AG rejects call to cap government-instructed lawyers’ rates at legal aid levels
Grieve: costs are carefully controlled
The Attorney General has rejected a call to cap the pay of lawyers instructed by the state at legal aid rates, arguing that the work of government is “vastly more varied and complex than that for individuals and corporate”.
With the campaign against the government’s proposed legal aid cuts in full flow, Labour MP Hugh Bayley challenged the government to estimate what it would save if it placed a ceiling on the amount the state itself spends on legal services, “so that it does not pay fees above legal aid rates to a government-instructed lawyer or expert and does not pay for more hours of legal services than would be allowed in a court’s detailed assessment of costs for legal aid clients”.
He also asked for an estimate of the potential cost savings of prohibiting the pursuit of litigation which does not have a reasonable prospect of success.
Attorney General Dominic Grieve, answering in place of Lord Chancellor Chris Grayling, said it would not be possible to provide such estimates without examining the cost of every legal service provided to government.
He continued: “Nor is it the case that the litigation and advice for which legal aid is made available is analogous to the work of government, which is vastly more varied and complex than that for individuals and corporates. No realistic comparison can be made. Much of the legal advice which government obtains in the course of its business is given in order to ensure that government is acting lawfully and within its powers.”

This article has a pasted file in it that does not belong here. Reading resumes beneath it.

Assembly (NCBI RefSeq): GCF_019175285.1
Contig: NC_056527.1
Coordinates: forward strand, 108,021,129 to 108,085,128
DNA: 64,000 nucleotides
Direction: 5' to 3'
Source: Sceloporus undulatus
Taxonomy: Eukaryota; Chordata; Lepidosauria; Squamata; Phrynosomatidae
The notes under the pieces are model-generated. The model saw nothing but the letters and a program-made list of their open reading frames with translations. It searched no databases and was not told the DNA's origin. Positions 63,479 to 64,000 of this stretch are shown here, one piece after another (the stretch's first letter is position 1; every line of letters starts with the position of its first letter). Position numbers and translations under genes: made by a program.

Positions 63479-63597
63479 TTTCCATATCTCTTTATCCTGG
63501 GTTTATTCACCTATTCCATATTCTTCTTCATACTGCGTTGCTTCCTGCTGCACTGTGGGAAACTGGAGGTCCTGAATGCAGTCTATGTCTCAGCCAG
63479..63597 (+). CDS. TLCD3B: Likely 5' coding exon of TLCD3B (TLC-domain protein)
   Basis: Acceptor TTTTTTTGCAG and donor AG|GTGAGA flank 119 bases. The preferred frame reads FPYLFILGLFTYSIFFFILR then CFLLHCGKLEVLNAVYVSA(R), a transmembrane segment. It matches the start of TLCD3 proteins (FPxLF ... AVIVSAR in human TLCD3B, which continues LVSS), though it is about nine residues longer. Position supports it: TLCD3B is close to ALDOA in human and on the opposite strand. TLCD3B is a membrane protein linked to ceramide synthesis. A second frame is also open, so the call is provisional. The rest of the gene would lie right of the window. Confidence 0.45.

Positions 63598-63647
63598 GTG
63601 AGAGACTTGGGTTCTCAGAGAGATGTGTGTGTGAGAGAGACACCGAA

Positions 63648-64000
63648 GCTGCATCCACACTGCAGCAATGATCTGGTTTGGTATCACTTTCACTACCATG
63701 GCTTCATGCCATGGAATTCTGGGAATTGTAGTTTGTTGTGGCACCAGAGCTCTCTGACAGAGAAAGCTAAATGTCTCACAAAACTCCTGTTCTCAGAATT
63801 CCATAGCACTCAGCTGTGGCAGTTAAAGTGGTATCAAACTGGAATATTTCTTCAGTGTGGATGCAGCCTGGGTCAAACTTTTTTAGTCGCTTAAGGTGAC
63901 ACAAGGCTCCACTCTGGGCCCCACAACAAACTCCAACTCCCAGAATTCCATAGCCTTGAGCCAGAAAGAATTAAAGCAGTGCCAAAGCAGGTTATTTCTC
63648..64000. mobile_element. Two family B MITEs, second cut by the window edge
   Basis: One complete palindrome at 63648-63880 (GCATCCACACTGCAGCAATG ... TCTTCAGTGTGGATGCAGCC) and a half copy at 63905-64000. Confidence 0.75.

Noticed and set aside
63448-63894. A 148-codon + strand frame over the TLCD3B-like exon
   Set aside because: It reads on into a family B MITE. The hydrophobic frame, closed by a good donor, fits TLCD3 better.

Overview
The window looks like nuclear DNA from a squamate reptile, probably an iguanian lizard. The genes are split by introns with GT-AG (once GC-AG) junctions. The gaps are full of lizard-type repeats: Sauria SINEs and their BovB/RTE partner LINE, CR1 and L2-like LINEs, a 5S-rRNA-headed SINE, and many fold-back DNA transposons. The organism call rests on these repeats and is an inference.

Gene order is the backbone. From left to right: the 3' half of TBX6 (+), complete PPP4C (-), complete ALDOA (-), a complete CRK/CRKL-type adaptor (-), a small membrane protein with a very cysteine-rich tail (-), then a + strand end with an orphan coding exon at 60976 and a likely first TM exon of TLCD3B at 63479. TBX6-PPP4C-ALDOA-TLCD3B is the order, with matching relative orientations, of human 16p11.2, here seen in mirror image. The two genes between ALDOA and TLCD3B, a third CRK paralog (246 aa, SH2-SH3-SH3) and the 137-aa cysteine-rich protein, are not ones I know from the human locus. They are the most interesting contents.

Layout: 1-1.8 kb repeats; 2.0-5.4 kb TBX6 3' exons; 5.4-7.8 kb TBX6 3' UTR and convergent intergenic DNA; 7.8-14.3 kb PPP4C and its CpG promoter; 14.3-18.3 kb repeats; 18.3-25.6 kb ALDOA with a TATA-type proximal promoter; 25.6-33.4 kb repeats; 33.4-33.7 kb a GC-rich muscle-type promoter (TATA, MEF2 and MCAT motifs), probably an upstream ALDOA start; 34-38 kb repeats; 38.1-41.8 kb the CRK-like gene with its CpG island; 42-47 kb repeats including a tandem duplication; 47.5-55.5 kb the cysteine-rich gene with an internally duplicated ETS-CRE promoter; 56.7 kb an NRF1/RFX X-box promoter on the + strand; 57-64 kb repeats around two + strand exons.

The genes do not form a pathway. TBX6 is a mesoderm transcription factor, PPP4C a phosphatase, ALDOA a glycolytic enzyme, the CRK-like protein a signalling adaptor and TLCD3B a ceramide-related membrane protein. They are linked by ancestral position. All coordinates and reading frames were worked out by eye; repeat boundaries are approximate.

Mr Grieve insisted that the costs of government litigation and advice are “carefully controlled”, such as through the use the Attorney General’s counsel panel. “The hourly rates paid to panel counsel are fixed and have not been raised for over 10 years,” he noted. “Hours claimed are also carefully monitored. Queen’s counsel may not be used without my approval, nor can any hourly rate outside a fixed range be agreed without my approval.
“I am satisfied that the current process balances the need for governments to have access to the best quality legal support at a cost that provides real value for money.”
Meanwhile, the president of the Supreme Court, Lord Neuberger, has issued the government with warnings over the risks to the legal profession in its legal aid reforms, as well as looking at the future of litigation where lessons are learned from eBay and small cases are decided without a hearing. See our sister site Litigation Futures for the full story here.
Tags: legal aid
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